Hugoniot, Pierre Henri
Hugoniot, Pierre Henri
(b. Allenjoie, Doubs, France, 5 June 1851; d. Nantes, France, February 1887)
Hugoniot was the son of a mechanical engineer; his mother was Susanne Mardin. In 1868 he entered the École Polytechnique in Paris. After completing the two-year general course, he chose military engineering as his specialty and graduated in 1872 with an appointment to the naval artillery. He held a teaching post at the École d’Artillerie de la Marine in Lorient. In 1884, on the basis of his scientific work, Hugoniot—now a captain—was made répétiteur auxiliaire of mechanics at the École Polytechnique and, a year later, répétiteur.
Hugoniot’s first research, done with H. Sébert, concerned the effect of powder gases on the bore of a weapon (1882) and was based on the analysis of experimental materials. In 1884 he collaborated with Félix Hélie in preparing a reviwed and substantially enlarged edition of Hélie’s Traité de balistique expérimentale, first published in 1865.
In his research in ballistics, Hugoniot made use of the results of work he had done in the mechanics of gases, and it was through this work that he gained wide recognition as one of the creators of the contemporary theory of shock waves. His theory was published in an extensive two-part memoir (pt.1, 1887; pt. 2, 1889); its basic conclusions had been announced in a series of articles published in the Comptes rendus (1885–1886) of the Paris Academy.
Hugoniot’s earliest work on the mechanics of gases, written with Sébert in 1884, examined a one-dimensional discontinuous flow of gas under the limiting assumption that before and after the discontinuity of parameters of flow there occurs an adiabatic process (Poisson’s law). In 1885 Hugoniot developed, on a sufficiently general physical basis, the theory of discontinuous flows. It was the first theory to apply the law of conservation of energy in an obvious manner. The correspondence that he found between the pressure and the density of gas before and after discontinuity (the pressure jump)—which was called “Hugoniot’s adiabatic curve”—is one of the bases of modern shock-wave theory. In 1886 Hugoniot used these findings in his polemic with G. A. Hirn on the laws of the outflow of gas from a vessel. In his mathematical research on the propagation of the shock wave in gas, Hugoniot proceeded from Monge’s theory of characteristics, thus anticipating the contemporary method of analysis of supersonic aerodynamics.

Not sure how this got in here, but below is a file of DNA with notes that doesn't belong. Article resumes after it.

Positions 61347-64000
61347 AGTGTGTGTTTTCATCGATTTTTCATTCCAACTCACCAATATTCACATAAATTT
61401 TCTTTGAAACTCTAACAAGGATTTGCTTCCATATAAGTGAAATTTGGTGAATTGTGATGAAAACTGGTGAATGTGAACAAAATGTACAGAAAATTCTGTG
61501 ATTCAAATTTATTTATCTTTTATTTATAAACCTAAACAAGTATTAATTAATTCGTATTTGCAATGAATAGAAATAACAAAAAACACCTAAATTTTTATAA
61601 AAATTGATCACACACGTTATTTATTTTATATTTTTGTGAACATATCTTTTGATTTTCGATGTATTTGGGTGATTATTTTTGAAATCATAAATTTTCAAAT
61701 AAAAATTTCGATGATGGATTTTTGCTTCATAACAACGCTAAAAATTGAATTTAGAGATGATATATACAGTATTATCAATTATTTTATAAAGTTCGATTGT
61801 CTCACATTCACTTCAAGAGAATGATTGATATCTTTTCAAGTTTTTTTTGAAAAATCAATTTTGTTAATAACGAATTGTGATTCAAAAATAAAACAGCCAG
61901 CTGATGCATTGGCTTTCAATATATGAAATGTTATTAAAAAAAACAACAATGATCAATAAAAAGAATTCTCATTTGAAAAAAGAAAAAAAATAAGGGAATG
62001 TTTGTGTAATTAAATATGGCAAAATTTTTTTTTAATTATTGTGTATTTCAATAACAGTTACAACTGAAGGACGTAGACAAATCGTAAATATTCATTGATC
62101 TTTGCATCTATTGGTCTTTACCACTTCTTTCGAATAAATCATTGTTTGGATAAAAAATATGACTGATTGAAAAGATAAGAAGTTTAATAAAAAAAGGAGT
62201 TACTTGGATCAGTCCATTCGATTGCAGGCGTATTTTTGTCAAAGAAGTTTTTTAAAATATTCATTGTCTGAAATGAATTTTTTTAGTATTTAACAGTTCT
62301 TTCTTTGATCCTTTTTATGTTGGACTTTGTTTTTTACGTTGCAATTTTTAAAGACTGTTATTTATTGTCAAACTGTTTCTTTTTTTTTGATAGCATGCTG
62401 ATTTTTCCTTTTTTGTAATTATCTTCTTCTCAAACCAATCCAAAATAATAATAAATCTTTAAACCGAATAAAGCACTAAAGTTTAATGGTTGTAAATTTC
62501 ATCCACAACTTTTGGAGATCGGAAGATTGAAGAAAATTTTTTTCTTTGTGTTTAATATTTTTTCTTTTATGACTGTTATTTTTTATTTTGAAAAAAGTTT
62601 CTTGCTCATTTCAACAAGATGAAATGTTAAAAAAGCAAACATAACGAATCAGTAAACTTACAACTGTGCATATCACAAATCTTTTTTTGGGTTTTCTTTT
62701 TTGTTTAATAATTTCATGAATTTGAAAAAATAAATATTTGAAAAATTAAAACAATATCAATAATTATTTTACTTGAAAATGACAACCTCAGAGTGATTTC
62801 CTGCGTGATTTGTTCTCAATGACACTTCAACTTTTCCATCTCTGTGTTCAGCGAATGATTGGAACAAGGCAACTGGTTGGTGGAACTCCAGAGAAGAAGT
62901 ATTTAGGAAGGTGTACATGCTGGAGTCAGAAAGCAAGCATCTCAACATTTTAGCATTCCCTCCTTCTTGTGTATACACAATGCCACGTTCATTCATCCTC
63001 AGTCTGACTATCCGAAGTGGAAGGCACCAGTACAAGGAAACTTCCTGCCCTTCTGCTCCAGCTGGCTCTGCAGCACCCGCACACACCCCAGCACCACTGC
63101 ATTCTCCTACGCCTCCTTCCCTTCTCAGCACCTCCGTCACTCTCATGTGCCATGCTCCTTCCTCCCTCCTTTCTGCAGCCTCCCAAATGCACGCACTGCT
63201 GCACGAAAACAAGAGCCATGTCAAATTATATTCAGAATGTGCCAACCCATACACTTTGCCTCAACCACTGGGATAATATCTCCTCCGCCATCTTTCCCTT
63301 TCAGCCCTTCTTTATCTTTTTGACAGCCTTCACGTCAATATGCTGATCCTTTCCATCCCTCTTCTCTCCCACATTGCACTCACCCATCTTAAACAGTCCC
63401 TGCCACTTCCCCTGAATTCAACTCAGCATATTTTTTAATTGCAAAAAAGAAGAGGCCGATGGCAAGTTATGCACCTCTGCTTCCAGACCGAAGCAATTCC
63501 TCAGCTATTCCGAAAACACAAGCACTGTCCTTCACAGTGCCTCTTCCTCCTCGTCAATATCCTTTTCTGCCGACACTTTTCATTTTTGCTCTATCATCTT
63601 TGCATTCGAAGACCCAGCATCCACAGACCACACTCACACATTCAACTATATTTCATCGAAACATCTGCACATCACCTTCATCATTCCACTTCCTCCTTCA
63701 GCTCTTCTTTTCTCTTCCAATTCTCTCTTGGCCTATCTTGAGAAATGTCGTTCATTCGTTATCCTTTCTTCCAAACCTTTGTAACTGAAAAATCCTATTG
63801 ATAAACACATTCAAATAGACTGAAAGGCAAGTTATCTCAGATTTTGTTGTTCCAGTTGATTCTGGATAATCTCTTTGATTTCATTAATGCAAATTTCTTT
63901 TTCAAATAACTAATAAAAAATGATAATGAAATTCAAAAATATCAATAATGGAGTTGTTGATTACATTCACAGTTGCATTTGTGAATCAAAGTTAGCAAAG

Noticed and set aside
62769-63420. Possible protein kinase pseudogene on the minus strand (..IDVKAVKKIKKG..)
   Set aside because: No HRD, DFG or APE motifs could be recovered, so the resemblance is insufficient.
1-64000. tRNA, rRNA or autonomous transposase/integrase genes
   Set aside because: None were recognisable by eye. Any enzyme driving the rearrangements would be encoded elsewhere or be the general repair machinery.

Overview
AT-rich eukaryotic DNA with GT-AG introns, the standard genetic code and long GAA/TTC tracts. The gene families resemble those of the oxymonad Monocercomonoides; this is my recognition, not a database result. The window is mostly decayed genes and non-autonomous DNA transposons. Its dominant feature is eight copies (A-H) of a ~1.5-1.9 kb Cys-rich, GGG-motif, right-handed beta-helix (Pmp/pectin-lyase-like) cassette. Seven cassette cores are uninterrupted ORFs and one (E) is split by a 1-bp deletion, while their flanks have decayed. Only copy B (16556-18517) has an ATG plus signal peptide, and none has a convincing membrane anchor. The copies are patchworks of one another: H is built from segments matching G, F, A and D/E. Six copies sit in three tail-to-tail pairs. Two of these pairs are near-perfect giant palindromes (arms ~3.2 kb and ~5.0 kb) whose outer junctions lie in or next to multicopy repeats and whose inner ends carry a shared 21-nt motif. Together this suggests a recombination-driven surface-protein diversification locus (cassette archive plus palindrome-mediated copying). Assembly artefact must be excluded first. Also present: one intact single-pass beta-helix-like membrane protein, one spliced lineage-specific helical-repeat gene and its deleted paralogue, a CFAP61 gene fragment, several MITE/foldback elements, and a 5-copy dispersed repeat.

These investigations had been preceded by Hugoniot’s studies with Sébert in 1882 on the longitudinal vibrations of elastic prismatic beams, produced by a blow, in which he described the propagation of the disturbances by means of recurrent determinate functions, each of which describes a wave process only in the course of a determinate time interval. These researches are related to his work in mathematical analysis (1882) on the expansion of functions in series according to other functions and of functions analogous to Legendre ploynomials.
I. Original Works. Hugoniot’s works, in collaboration with H. Sébert, include “Étude des effects de la poudre dans un canon de 10cm.,” in Mémorial de I’artillerie de la marine, X (Paris, 1882); “Sur les vibratins longitudinales des barres élastiques dont les extrémités sont soumises à des efforts quelconques,” in Comptes rendus hebdomadaires des séances de I’Académie des sciences, 95 (1882), 213–215, 278–281, 338–340; “Sur le choc longitudinal d’une tige élastique fixée par I’une de ses extrémités,” ibid., 381–384; “Sur les vibrations longitudinales des verges élastiques et le mouvement d’une tige portant à son extrémité une masse additionnelle,” ibid., 775–777; and “Sur la propagation d’un ébranlement uniforme dans un gaz renfermé dans un tuyau cylindrique,” ibid., 98 (1884), 507–509.
For Hugoniot’s other works, see “Sur le développement des fonctions en séries d’autres fonctions,” ibid., 95 (1882), 907–909; “Sur des fonctions d’une seule variable analogues aux polynômes de Legendre,” ibid., 983–985; Traité debalistique expérimentale, 2nd ed., 2 vols. (Paris, 1884), in collaboation with Hélie; “Sur la propagation du mouvement dans les corps et spécialement dans les gaz parfaits,” in Comptes rendus hebdomadaires des séances de l’Académie des sciences, 101 (1885), 794–796; “Sur la propagation du mouvement dans un fluide indéfini,” ibid., 102 (1886), 1118–1120, 1229–1232; “Sur un théorème général relatif à la propagation du movement,” ibid.,102 (1886), 858–860; “Sur l’écoulement des gaz dans le cas du régime permanent,” ibid., 1545–1547; “Sur la pression qui existe dans la section contractée d’une veine gazeuse,” ibid., 103 (1886), 241–243; “Sur l’écoulement d’un gaz qui pénétre dans un récipient de capacité limitée,” ibid., 922–925; “Sur le mouvement varié d’un gaz comprimé dans un réservoir qui se vide librement dans l’atmosphère,” ibid., 1002–1004; “Sur un théorème relatif au mouvement peramnent et à l’écoulement des fluides,” ibid., 1178–1181; and “Sur l’écoulement des fluides élastiques,” ibid., 1253–1255.
For the full version of his memoirs on the mechanics of gas, see “Mémoire sur la propagation du mouvement dans les corps et spécialement dans les gaz parfaits,” in Journal de l’École polytechnique cahier 57 (1887), 3–97; cahier 58 (1889), 1–125.
II. Secondary Literature Inforamtion on Hugoniot may be found in Maurice Lévy, “Rapport sur les travauz de M. Hugoniot, capitaine d’artillerie de la marine, répétiteur de mécanique á l’École polytechnique” (17 mai 1886), MS in the Hugoniot papers in the Archives de l’Académie des Sciences, Paris. See also Z. Adamar, “Printsip Gyuygensa i teoria Yugono” (“Huygens’ Principle and Hugoniot’s theory”) in Trudy Pervogo Vsesoyuznogo sezda matematikov (Kharkov, 1930) (Moscow-Leningrad, 1936), pp. 280–283.
N. M. Merkoulova
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